Last week when Eva was bringing her two boys to choir and told them that Martin and Karin would be there, her oldest (who is a year older than Martin at the same school) asked if Martin was the one "that laughs all the time." :)
Sometimes I worry that he's going to get teased or bullied because he prefers to play with the girls and do "girl things," but at the same time, I'm GLAD that he's not a "regular" boy. I know that sounds weird. But most of the little boys I know are SO loud and rambunctious and wild and even violent. They play with cars and balls and throw things and fight. I'm sure Anders would be happy if Martin were a little more interested in sports of some kind, ANY kind, but I'm glad that my little boy is creative and sensitive and bright and quiet and funny.
By girl things, I mean he likes to draw and paint and spell and write and read and sing and play with dolls and animals and houses and games. He arranges little bedrooms for his stuffed animals. He collects leaves because they're pretty. He doesn't want to watch violent cartoons. He rarely plays with cars and trucks or anything involving a ball. He's already shown interest in playing chess and other fairly complicated board games. He's a fiend for complicated computer learning games. His favorite film is A Bug's Life. He arranges things in conscious order: by size, by type, by color. Once, when he was around 18 months old, he was playing with a set of those large plastic snap-together beads. He had set them out in a pattern on the floor, and I suddenly realized that they were in the order of the color scale of the rainbow.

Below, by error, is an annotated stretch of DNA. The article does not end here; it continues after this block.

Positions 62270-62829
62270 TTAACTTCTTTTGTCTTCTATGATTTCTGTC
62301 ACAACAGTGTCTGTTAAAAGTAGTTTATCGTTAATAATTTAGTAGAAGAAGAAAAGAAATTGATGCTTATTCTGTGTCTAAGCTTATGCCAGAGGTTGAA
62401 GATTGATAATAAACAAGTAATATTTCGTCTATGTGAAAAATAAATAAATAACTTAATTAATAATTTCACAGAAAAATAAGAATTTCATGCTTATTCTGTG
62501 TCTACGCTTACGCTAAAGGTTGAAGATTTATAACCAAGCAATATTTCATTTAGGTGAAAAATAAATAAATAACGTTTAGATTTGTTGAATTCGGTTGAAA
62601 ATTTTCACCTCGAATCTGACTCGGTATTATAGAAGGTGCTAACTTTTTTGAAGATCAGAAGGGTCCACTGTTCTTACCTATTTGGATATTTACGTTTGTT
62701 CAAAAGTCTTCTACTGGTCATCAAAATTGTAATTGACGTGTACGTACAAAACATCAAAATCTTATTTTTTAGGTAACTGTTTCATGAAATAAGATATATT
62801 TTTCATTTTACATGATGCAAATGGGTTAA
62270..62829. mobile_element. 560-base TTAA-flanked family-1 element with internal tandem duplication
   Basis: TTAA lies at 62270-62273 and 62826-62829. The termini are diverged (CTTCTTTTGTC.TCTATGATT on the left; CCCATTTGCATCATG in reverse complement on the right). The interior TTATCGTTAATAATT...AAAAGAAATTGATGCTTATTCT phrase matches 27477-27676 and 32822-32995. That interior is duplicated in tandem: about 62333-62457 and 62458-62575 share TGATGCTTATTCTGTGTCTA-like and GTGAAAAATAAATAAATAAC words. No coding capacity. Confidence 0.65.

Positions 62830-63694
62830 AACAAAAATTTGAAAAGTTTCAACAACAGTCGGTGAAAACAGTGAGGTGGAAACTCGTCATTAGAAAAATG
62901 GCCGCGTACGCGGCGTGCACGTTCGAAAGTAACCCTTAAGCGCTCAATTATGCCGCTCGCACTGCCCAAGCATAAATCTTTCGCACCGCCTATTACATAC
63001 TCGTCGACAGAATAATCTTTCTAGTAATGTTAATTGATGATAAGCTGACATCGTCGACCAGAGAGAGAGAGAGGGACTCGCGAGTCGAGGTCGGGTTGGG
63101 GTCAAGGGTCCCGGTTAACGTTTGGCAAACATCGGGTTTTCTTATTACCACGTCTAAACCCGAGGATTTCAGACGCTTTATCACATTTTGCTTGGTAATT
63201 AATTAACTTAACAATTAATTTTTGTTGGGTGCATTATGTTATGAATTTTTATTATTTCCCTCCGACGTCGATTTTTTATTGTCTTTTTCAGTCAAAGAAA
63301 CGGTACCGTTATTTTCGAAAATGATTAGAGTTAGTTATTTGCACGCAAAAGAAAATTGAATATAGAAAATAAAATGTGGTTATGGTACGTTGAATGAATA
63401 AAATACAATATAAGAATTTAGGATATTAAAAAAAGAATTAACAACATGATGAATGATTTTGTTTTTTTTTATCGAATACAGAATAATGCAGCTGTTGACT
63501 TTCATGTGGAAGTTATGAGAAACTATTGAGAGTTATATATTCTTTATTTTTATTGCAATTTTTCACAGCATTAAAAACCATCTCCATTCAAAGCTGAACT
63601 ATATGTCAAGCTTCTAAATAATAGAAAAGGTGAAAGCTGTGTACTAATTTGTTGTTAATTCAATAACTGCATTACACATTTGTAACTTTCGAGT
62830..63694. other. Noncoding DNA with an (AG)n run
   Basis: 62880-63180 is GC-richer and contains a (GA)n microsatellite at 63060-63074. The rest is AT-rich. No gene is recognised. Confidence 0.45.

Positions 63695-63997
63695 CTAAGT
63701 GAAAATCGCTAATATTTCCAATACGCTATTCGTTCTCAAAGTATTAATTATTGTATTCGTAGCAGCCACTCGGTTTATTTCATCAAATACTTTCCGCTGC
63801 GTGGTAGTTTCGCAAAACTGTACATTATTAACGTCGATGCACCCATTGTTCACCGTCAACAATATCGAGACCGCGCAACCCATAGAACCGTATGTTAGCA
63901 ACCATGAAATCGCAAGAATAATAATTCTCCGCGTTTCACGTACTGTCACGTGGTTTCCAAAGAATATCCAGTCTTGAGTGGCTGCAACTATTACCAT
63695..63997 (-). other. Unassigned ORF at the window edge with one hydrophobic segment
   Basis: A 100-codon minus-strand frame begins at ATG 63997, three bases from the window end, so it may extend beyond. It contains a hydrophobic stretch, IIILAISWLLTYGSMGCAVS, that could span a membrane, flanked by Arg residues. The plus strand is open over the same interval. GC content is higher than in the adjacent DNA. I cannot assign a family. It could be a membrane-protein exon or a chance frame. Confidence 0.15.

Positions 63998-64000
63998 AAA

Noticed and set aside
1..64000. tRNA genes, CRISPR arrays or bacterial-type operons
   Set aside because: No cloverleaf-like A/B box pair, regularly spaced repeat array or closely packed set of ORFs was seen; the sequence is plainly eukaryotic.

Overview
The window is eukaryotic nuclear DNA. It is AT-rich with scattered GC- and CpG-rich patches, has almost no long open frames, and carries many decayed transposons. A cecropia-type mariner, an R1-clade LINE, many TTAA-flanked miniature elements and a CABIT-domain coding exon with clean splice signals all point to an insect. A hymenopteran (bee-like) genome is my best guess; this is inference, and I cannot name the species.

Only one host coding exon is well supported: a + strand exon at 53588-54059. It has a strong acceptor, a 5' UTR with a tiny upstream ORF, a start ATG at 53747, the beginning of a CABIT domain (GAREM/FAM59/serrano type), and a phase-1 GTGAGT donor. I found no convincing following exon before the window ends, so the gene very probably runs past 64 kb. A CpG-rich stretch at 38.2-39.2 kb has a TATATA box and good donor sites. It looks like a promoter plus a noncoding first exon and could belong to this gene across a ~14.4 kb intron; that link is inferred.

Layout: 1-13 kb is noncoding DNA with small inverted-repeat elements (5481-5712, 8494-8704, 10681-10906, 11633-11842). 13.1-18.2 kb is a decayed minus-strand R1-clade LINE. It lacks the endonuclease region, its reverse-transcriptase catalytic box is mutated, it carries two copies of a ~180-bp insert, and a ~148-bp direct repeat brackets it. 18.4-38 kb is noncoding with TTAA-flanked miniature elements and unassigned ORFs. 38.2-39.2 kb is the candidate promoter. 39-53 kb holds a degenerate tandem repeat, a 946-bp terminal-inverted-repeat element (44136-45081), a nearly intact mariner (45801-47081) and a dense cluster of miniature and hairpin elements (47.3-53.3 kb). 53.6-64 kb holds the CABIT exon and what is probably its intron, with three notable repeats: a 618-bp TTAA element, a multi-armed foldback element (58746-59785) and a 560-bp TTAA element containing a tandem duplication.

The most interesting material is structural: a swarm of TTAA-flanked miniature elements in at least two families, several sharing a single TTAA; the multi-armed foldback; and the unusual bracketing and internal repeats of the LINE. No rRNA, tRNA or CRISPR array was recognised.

The other day, a friend of ours commented on how intelligent Martin is, and that he wished he saw the same things in his own son, who is a VERY typical boy child, in the most stereotypical of ways. There is nothing whatsoever wrong with being a typical boy child (or girl child) but I think it's a shame that in our world, GIRLS who like to play with boy things are encouraged, for the most part, while BOYS who like to play with girl things are discouraged because they'll be seen as weak or gay or effeminate. When they ought to be seen as creative and interesting and caring and special. I know that's how most people see my son. He amazes me nearly every day and I'm just his mother. Think if I was a classmate or a friend!